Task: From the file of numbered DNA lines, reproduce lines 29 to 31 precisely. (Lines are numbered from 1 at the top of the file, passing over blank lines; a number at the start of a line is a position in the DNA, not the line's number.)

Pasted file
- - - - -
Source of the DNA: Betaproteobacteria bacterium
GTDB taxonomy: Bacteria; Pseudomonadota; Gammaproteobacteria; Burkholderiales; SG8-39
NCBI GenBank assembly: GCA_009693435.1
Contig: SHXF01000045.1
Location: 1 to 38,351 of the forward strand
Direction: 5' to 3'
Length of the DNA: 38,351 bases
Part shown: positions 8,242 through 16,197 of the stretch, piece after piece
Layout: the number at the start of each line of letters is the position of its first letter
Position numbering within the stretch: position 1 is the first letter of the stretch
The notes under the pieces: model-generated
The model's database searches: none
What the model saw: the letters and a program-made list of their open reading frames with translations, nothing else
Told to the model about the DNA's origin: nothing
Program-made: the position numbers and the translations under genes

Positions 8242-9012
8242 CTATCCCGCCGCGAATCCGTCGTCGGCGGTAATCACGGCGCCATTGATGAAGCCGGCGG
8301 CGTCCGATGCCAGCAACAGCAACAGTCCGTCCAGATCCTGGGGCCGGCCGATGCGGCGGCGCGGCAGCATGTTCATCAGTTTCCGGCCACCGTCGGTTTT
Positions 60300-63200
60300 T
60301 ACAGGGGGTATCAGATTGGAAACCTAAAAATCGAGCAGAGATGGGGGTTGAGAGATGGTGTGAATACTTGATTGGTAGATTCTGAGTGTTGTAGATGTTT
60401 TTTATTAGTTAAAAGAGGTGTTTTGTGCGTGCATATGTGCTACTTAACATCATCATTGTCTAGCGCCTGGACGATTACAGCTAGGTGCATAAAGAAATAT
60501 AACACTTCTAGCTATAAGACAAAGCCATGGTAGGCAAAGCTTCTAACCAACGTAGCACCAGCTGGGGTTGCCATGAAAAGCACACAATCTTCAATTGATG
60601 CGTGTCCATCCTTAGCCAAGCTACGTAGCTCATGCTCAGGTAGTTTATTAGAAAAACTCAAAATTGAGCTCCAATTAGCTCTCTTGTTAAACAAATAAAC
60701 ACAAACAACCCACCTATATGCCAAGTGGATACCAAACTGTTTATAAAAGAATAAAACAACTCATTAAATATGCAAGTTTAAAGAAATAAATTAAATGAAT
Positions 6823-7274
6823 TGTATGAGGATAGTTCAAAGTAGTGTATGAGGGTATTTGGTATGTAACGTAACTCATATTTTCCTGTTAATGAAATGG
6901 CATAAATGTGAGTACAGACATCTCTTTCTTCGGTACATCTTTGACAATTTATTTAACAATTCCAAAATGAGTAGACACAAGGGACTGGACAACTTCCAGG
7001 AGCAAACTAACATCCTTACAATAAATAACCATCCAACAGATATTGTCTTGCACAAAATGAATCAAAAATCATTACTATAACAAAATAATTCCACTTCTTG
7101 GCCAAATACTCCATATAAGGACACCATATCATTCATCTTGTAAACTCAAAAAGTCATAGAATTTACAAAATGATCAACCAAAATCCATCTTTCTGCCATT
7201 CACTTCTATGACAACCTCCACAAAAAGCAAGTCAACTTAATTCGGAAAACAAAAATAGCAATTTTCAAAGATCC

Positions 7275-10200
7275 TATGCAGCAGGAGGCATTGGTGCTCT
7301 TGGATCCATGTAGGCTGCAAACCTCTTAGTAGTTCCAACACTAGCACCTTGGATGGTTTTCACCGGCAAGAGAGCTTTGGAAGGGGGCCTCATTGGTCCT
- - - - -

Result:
7001 AGCAAACTAACATCCTTACAATAAATAACCATCCAACAGATATTGTCTTGCACAAAATGAATCAAAAATCATTACTATAACAAAATAATTCCACTTCTTG
7101 GCCAAATACTCCATATAAGGACACCATATCATTCATCTTGTAAACTCAAAAAGTCATAGAATTTACAAAATGATCAACCAAAATCCATCTTTCTGCCATT
7201 CACTTCTATGACAACCTCCACAAAAAGCAAGTCAACTTAATTCGGAAAACAAAAATAGCAATTTTCAAAGATCC